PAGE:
The two are important, Hausa literature is important, literature in the English Language about the Hausa community is also important. Why literature written in the Hausa Language is important is because at least it gets people to read. I think whatever makes people to read is a good thing. So there’s a vibrant book market especially in Kano, a lot of people writing in Hausa Language and many of our women read these stories that are coming out. So there are many of these books, and like you say, as Nollywood churn out movies, that’s how they churn out books in Hausa Language, which is very good. Because it’s getting people to write, to read, and I am sure within those books, there are talks on social issues as well that will make people think about social things. The point I am trying to make is that, it is all well and good but we should not forget to know that it is important to tell our own stories to the world at large, because the Hausa literature is just targeted towards a certain market, the Hausa speaking community. Like I was saying the other day that literature from Nigeria is usually from the perspective of the Southern part, and the Northern part from statistics is half of the country. So there’s another huge population out there that is overlooked, a large population whose culture is ignored. So we need to get those things and the only way you can do that is by writing in the English language. We can’t run away from it. Our indigenous languages are also important, we shouldn’t let them die but nobody can run away from the fact that in the world today, the English language is a very important means of communication.

Yasmin El-Rufai Foundation is a project that is so dear to you; can you tell us how it came about?

Well, as you can tell from the name of the foundation, I named it after my daughter that I lost in 2011 and she had interest in creativity and literary things as I myself do. So I thought the best way to imortalise her, to keep her memory alive was to set up a foundation in her name. So what we do at the foundation basically: we have two key programmes; the Women Literacy Programme and the Creative Writing Programme. In the women literacy programme, we target women that dropped out of schools; there are many of them that have dropped out of schools. Some dropped out of primary school, some have gone as far as JSS2 but they could not continue with their education. So we want to enhance, brush them up and let them be able to speak the English Language very well, have some basic numeracy skills that will help them in whatever trade they are doing. Even if you are selling, you really need to know that two plus two is four. So those kind of things are what we are trying to do. Another programme is the creative writing pogramme where we have workshops. We have already opened creative writing clubs in some schools and then we carry out workshops for young people.

How many people have graduated from these programmes since you began?

The programme took off a year ago. We have six centres in various places in Kaduna. In each centre, we have 25 women; we chose those women in collaboration with the communities and then we tested them because we want a certain category of people. We don’t want to deal with people that don’t even know ABC at all. So we ran it for about a year but a few days ago, we had a meeting where we reviewed what has happened and we realised that none of them is at the stage that we will say we are graduating them. So we are just going to roll them over and continue because the main idea is that we don’t just want to say we are churning out, we want to graduate people at the stage that we want them to be. And what we want them to be is that we want them to be able to stand up anywhere and speak confidently in the English Language, explain their products, what they are selling, whatever they are doing, and they have not reached that stage yet, but they have improved. Because we did a review recently and a lot of them were surprising to me, they have improved. You know, some of us take certain things for granted. A lot of the women were so happy that now they are able to help their children with their homework. Honestly I didn’t know that was an issue, some of us take things for granted when our children are growing up because we are educated. They  said before, we used to go to the neighbours and beg them to help our children with their homework but now we can do that. When I am in their midst I used to stay at the back and I hear them say it to themselves. So they are improving, but they have not reached the stage where we will say we are graduating them.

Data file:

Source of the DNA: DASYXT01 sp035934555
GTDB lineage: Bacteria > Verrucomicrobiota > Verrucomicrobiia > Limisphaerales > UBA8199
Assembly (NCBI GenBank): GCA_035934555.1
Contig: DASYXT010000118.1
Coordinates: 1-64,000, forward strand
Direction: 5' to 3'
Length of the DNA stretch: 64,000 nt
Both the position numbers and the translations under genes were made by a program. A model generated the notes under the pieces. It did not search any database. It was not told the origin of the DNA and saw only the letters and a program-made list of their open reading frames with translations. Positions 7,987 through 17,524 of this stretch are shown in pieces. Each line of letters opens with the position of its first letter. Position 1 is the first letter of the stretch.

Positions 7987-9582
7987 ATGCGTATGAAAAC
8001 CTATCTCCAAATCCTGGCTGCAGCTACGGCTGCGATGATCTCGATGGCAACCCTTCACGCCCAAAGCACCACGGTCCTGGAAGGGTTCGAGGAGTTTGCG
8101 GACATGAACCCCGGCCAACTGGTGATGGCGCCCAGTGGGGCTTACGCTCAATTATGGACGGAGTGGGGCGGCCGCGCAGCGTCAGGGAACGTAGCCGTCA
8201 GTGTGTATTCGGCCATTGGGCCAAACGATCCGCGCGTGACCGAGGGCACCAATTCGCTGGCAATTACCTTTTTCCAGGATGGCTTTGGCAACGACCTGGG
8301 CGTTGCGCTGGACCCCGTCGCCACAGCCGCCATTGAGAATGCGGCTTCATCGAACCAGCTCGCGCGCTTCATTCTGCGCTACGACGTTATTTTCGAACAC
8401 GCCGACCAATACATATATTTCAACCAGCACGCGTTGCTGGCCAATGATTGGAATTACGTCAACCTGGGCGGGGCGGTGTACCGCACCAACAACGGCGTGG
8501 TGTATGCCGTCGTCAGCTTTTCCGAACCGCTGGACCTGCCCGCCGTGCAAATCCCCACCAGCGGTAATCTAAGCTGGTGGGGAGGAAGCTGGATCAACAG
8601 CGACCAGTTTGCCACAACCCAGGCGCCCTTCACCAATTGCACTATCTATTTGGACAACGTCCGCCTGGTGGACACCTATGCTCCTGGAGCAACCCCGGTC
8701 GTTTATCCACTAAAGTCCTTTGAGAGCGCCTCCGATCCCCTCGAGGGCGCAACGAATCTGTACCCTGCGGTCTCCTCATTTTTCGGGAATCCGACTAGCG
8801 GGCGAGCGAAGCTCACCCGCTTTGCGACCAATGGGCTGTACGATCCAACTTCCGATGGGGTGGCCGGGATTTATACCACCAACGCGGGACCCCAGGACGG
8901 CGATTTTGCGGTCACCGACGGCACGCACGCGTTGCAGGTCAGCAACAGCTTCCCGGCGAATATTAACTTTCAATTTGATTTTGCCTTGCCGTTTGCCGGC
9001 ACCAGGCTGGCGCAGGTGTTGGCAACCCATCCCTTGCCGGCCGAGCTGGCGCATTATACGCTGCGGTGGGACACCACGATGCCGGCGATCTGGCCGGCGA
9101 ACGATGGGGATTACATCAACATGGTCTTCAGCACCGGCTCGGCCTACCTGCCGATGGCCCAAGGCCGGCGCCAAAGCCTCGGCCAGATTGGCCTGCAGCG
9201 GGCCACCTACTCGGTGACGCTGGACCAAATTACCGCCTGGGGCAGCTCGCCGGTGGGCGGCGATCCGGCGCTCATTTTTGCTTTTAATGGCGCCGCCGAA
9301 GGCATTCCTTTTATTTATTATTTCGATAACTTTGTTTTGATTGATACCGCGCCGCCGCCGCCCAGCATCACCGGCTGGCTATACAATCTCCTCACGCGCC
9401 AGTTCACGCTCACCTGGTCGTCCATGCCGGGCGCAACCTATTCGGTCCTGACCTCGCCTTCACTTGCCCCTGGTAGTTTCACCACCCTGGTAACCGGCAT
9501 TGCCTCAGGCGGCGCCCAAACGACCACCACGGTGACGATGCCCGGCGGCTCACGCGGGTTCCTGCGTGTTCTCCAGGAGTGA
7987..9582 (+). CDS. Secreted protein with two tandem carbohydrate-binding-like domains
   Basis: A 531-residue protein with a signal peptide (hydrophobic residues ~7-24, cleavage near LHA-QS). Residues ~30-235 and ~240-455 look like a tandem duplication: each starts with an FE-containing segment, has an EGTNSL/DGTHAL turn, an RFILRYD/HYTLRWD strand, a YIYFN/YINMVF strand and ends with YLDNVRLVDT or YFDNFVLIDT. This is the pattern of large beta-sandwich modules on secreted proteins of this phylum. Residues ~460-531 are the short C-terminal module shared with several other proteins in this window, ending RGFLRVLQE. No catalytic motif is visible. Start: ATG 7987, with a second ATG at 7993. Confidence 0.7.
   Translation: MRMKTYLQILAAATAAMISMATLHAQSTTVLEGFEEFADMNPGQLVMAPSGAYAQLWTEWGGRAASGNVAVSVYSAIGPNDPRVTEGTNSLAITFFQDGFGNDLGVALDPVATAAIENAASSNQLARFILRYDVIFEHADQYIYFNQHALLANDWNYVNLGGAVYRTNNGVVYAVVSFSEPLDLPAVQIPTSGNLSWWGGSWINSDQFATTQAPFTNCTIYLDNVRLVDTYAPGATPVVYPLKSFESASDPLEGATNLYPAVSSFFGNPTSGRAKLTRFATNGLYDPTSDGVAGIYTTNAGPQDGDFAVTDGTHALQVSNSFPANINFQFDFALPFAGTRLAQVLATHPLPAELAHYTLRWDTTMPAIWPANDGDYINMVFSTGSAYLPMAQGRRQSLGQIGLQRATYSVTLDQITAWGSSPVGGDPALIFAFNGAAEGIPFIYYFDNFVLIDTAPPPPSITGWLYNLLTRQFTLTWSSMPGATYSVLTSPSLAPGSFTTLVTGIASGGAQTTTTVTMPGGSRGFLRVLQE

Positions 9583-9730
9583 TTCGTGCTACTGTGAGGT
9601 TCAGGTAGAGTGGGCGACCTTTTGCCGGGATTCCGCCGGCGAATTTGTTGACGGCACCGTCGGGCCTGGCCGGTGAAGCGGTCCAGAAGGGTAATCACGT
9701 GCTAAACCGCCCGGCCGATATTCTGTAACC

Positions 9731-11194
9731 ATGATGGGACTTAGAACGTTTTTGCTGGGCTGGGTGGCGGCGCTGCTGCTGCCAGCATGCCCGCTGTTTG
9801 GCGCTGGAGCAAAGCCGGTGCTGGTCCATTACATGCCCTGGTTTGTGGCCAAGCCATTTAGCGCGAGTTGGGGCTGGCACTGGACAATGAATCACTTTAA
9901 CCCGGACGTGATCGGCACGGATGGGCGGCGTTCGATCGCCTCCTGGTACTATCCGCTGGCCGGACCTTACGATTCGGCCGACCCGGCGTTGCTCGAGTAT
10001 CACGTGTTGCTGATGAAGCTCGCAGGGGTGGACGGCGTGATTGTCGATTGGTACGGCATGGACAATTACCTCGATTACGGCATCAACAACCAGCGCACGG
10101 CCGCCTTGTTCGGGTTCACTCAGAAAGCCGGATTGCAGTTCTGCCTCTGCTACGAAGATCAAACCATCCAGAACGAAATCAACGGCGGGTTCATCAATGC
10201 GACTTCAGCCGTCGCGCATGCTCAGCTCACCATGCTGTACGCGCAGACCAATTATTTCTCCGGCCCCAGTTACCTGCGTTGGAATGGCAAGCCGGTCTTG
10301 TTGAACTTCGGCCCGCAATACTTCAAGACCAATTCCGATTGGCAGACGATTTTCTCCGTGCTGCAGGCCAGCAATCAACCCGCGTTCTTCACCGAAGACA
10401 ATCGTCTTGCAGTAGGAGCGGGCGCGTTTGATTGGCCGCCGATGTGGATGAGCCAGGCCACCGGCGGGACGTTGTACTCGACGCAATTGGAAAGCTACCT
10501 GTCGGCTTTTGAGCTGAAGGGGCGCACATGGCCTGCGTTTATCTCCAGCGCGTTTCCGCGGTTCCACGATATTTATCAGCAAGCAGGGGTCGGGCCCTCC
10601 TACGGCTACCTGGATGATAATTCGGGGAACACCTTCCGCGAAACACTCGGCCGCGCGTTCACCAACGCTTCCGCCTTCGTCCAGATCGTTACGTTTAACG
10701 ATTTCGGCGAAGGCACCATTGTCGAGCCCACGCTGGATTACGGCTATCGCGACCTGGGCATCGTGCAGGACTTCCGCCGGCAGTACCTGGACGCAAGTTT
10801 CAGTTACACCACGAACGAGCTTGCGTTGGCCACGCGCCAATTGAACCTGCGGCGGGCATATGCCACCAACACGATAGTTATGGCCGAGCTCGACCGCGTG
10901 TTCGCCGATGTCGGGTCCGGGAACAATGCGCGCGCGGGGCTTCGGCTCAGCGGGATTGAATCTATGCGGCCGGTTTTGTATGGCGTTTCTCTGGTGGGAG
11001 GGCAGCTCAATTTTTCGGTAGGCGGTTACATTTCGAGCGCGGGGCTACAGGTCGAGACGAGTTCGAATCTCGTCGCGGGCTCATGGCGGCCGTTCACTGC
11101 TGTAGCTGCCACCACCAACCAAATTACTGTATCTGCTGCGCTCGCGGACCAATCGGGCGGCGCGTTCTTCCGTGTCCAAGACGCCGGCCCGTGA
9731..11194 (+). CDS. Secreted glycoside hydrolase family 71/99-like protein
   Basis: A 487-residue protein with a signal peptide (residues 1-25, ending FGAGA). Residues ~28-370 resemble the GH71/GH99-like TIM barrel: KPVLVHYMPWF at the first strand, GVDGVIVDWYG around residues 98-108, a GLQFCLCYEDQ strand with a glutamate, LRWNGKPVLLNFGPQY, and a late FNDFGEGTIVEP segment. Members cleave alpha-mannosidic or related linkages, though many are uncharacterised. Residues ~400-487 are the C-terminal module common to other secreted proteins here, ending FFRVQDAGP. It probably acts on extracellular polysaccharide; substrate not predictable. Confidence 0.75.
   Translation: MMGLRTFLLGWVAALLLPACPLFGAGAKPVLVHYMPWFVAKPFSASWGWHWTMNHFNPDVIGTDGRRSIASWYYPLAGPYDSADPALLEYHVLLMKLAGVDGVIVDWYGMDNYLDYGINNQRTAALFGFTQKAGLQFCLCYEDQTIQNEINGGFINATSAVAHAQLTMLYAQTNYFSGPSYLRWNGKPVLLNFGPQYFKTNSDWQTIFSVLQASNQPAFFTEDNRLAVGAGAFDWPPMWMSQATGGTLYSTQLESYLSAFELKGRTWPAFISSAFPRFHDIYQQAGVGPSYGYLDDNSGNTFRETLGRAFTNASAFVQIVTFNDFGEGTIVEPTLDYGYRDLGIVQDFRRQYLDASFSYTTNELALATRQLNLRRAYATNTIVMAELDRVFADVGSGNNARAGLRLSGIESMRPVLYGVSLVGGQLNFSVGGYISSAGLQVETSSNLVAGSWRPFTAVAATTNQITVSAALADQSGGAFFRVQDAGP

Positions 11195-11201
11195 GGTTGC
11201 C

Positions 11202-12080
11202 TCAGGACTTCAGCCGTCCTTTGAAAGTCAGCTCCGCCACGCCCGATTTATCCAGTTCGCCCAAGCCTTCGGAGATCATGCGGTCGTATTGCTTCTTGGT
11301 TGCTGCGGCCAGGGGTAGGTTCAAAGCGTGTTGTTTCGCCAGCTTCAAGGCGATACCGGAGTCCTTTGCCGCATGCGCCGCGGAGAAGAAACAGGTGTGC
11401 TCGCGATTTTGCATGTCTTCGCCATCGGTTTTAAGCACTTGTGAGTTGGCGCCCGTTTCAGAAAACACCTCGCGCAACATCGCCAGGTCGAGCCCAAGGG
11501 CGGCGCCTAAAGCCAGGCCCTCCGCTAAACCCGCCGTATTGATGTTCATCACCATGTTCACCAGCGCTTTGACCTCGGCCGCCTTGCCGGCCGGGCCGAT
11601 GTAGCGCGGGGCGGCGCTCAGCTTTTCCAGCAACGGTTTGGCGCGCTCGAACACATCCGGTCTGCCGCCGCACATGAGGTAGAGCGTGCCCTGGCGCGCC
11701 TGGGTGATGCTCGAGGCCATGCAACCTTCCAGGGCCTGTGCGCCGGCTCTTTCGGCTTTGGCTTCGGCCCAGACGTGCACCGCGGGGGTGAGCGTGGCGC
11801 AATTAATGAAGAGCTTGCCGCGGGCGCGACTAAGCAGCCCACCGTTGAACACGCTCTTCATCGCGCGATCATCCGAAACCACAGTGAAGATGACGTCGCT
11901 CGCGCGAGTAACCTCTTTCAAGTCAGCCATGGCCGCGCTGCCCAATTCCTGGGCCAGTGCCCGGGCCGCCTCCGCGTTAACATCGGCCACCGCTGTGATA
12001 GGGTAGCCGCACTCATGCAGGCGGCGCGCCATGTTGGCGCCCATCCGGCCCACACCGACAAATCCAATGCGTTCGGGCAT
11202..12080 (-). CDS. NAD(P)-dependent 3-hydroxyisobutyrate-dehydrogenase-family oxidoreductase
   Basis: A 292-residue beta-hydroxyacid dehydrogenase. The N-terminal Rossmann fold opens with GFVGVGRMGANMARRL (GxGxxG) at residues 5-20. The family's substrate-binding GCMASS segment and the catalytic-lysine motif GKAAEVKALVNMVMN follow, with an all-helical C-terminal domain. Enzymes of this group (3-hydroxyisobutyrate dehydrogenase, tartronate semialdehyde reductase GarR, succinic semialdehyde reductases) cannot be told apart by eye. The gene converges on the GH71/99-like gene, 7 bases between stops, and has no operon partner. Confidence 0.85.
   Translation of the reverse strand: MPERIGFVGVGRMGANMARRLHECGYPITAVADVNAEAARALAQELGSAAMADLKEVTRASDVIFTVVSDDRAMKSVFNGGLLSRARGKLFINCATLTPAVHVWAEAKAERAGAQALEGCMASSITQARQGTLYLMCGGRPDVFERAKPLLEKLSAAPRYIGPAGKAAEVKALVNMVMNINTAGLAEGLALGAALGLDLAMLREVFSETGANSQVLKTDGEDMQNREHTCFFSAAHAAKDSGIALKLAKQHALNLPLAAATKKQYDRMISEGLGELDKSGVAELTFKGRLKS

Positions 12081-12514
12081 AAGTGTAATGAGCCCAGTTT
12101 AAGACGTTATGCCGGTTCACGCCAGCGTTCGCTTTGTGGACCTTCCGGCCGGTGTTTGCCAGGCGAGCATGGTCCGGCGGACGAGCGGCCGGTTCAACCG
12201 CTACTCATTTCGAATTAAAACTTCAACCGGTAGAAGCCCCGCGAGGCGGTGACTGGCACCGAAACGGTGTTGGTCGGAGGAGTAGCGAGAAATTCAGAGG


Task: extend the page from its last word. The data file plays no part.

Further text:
What is your position on the issue of affirmative action for women representation in politics?

I think it’s important, you know sometimes when you talk about affirmative action or quota system people only see the bad side of it. Because when you have a quota system or affirmative action it doesn’t mean you should lower the standard. For instance, now in the political field women have many reasons why they are not able to compete with men. So I think it’s a good thing if we could say maybe if you are looking for certain positions, certain numbers should be women. What this means is that for those roles or those offices, no man will compete together with the women. But it doesn’t mean you will just go and pick a nonentity and put her there. What it means is that you are just leaving it for women. So all the women that feel they are good enough can come and compete with themselves so that you pick the best amongst them, and you know that indeed they are very good women. I think because of our culture and so many things, unless we do that, we are not really likely to see any improvement.

Can we tie these women’s challenges to low level of girl-child education?        

Of course, because the girls are already disadvantaged; you enroll boys and girls 50:50 but they don’t finish, the boys finish but the girls don’t, they drop out. So it’s important that we make sure that girls continue and finish.

Is there anything you are doing to encourage the girls to, at least, be able to compete with the boys?

That’s what the foundation is doing through the women literacy programme and we are doing all of that without any support from the government.